Stopping the sickness: Protein may be key to blocking a nauseating bacterium
Washington State University researchers have discovered a protein that could be key to blocking the most common bacterial cause of human food poisoning in the United States.
Chances are, if you’ve eaten undercooked poultry or cross contaminated food by washing raw chicken, you may be familiar with the food-borne pathogen.
“Many people that get sick think, ‘oh, that’s probably Salmonella,’ but it is even more likely it’s Campylobacter,” said Nick Negretti (’20 Ph.D.), a lead member of the research team in Michael Konkel’s Laboratory in WSU’s School of Molecular Biosciences.
According to a study on the research recently published in Nature Communications, a secreted protein known as CiaD facilitates cell entry by Campylobacter and takes control of important cell processes by changing the composition of a protein complex inside the cell.
By gaining insight into the infection process and the specific actions of the Campylobacter secreted proteins, the work gives the WSU team and the rest of the field a foundation to understanding why infections occur and persist.
Until the Konkel Lab’s latest finding, the functions of the bacterium’s proteins and how they infect the cell were largely unknown.
“We knew these things were happening, but we didn’t know how,” said Negretti. “Now, if we can stop this process, disease won’t happen.”
The work was funded by a 5-year, $1.9 million grant from the National Institutes of Health and builds on two decades of research in the Konkel Lab.
Most often known for the nausea, vomiting and bloody diarrhea that comes with it, once ingested, Campylobacter jejuni secretes proteins that infiltrate the cells lining the intestinal tract, which allows it to hide from the immune system.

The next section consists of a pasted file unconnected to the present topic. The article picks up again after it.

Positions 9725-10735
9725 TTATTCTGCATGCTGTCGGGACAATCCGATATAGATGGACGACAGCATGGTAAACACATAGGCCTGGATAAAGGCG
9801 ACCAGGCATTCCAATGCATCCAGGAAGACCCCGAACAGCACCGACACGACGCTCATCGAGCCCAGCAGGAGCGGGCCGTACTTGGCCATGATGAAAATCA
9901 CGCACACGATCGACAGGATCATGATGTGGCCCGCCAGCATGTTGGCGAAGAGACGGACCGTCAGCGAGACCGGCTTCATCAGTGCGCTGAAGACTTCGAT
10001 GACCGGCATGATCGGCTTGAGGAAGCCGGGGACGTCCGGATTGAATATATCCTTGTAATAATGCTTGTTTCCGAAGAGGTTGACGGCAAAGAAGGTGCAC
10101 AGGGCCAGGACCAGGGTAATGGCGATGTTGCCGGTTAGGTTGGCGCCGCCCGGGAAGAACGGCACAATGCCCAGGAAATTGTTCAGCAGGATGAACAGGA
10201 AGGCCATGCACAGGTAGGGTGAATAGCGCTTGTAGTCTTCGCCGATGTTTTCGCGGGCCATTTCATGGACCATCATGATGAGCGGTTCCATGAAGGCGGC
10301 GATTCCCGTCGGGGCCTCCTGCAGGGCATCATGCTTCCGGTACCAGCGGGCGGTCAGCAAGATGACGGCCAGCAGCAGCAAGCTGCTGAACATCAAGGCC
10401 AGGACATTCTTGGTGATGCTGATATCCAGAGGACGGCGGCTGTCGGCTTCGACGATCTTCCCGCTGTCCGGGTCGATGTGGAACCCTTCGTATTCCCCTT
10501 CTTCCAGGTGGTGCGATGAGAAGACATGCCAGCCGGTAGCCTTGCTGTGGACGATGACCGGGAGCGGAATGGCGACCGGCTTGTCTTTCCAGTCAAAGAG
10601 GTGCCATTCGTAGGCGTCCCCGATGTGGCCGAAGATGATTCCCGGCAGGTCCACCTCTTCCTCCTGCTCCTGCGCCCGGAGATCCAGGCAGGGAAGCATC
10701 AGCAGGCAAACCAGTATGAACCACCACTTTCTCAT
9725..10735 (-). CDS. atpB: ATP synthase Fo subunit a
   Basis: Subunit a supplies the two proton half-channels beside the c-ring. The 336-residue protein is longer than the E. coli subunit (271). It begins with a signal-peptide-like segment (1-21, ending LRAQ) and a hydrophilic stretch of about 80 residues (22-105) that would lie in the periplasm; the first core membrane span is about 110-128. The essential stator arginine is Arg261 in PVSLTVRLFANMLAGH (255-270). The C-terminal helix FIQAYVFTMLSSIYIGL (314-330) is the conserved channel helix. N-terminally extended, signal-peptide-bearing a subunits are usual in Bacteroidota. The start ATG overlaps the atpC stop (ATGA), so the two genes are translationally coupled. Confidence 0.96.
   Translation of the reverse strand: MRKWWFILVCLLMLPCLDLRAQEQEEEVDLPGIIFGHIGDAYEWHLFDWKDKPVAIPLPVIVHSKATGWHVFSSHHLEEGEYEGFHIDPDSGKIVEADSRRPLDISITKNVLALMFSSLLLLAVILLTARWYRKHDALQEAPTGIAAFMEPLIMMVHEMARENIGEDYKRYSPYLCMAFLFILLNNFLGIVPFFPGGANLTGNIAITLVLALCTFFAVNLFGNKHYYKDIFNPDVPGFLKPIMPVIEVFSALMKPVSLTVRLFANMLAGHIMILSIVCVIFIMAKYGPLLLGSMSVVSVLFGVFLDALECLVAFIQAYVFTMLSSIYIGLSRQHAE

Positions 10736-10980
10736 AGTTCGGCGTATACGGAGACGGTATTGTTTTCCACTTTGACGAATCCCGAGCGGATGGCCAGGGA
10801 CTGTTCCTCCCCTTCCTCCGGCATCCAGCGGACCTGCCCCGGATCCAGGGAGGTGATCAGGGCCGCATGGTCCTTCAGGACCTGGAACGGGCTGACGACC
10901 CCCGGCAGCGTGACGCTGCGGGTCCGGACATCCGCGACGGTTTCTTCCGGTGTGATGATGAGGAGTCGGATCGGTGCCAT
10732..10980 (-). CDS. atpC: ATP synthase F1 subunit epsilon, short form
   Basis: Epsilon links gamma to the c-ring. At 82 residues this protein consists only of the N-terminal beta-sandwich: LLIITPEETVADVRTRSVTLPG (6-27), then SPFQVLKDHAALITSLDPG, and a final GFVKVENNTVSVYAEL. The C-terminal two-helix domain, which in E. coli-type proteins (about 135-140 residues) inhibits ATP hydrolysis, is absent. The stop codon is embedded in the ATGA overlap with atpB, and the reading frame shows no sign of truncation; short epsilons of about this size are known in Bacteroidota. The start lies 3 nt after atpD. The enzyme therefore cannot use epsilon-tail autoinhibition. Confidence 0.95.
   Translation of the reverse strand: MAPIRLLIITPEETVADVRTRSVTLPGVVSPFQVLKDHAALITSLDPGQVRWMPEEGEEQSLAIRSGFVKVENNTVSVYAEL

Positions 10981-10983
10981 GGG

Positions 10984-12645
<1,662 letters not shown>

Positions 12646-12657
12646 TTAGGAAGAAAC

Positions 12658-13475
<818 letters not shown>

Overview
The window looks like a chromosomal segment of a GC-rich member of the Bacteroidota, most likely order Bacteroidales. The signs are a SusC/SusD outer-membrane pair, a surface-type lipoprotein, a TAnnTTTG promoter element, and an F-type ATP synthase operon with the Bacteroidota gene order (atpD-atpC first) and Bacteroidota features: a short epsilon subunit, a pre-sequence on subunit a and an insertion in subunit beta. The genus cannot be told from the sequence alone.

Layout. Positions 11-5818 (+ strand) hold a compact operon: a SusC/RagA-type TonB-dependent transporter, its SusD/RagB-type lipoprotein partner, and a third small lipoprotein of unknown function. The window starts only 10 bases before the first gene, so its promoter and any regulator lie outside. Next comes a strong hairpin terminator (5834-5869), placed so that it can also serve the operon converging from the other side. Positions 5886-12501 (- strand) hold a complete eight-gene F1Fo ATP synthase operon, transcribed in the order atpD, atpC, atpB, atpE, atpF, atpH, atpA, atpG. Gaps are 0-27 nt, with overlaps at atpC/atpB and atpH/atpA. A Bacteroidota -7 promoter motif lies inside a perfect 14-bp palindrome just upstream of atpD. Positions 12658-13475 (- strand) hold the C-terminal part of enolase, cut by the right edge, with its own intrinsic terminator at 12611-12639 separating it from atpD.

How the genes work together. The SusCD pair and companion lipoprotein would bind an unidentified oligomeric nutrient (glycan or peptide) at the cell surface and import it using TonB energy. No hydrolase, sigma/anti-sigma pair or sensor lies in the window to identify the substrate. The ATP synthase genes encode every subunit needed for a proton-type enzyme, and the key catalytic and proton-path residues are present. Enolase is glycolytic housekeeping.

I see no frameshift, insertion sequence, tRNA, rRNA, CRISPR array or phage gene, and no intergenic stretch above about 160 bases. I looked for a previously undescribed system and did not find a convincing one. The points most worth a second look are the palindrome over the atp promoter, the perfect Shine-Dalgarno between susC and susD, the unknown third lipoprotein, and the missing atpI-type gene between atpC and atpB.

The bacteria account for 400 to 500 million cases of diarrhea annually, and the World Health Organization recognizes it as a serious threat due to its antibiotic resistance.
The infection is also correlated with stunted linear growth in impoverished children, and in developed countries, a higher incidence of Guillain-Barré syndrome, when the body’s immune system attacks the nerves.
The research was a seven-year collaborative effort, using the latest molecular biology and biochemistry methods.
The work was done in partnership with researchers Geremy Clair and Joshua Adkins with the Pacific Northwest National Laboratory. Using mass spectroscopy, Adkins and Clair were able to study protein-to-protein interaction that helped the WSU researchers narrow their focus and uncover the target of CiaD.
Konkel said the research would not have been completed without post-doctoral fellow Prabhat Talukdar and graduate students Courtney Klappenbach and Cody Lauritsen leading the work through its final stretch amid the pandemic.
Now, the researchers are hopeful the work will lead to real-world solutions, in particular finding ways to prevent the pathogen from stunting growth in children.
“With this finding, we can speculate that processes like this that affect the cell could impact the intestinal cell’s ability to form the correct structures to absorb nutrients,” Negretti said. “While this is a mechanistic level of understanding, the answers to how the bacteria is specifically affecting cells in the body could have broader ranging impacts into understanding the public health importance of this pathogen.”
The team also looks forward to learning the functions of other secreted proteins.
A major breakthrough into understanding C. jejuni disease was made in 1999 when the Konkel Lab discovered that proteins are secreted from the bacterium. In 2009, the CiaD protein was identified by Jeffrey Christensen, a post-doctoral fellow in the laboratory.
“We then identified CiaD was delivered to the host cells in 2013,” Konkel said. “A major question for the past 20-years has been: what are these secreted proteins and what do they do? This is just the first protein to have an identified cell target.”
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